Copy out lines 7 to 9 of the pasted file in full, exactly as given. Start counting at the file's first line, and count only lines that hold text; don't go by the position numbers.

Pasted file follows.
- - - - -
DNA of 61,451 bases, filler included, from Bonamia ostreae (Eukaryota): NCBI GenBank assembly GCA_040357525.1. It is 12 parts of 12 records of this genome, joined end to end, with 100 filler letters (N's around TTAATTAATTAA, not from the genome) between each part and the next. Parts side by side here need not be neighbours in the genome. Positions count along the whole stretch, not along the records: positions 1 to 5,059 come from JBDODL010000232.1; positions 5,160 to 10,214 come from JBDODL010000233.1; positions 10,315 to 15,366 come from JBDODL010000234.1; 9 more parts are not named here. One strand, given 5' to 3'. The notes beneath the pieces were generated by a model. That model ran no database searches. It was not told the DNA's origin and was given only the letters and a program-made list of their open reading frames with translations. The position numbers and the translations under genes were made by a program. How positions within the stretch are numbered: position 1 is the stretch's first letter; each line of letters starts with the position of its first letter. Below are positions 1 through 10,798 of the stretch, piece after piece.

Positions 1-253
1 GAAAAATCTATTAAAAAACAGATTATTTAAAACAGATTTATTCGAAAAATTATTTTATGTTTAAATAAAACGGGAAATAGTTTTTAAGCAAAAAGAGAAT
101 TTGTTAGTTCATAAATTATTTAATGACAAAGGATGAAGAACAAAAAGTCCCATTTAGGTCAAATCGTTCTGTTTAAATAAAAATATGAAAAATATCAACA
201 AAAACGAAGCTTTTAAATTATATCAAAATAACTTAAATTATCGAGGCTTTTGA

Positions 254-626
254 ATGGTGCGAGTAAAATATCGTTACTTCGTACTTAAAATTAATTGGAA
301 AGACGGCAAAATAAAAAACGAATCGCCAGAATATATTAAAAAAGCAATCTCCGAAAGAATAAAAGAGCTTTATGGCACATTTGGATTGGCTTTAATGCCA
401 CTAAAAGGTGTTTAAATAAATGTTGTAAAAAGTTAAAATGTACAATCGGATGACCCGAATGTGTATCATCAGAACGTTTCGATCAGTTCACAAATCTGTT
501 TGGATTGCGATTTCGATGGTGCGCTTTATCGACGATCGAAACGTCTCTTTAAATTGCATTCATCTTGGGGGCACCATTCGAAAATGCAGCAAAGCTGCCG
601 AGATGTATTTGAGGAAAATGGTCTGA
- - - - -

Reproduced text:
254 ATGGTGCGAGTAAAATATCGTTACTTCGTACTTAAAATTAATTGGAA
301 AGACGGCAAAATAAAAAACGAATCGCCAGAATATATTAAAAAAGCAATCTCCGAAAGAATAAAAGAGCTTTATGGCACATTTGGATTGGCTTTAATGCCA
401 CTAAAAGGTGTTTAAATAAATGTTGTAAAAAGTTAAAATGTACAATCGGATGACCCGAATGTGTATCATCAGAACGTTTCGATCAGTTCACAAATCTGTT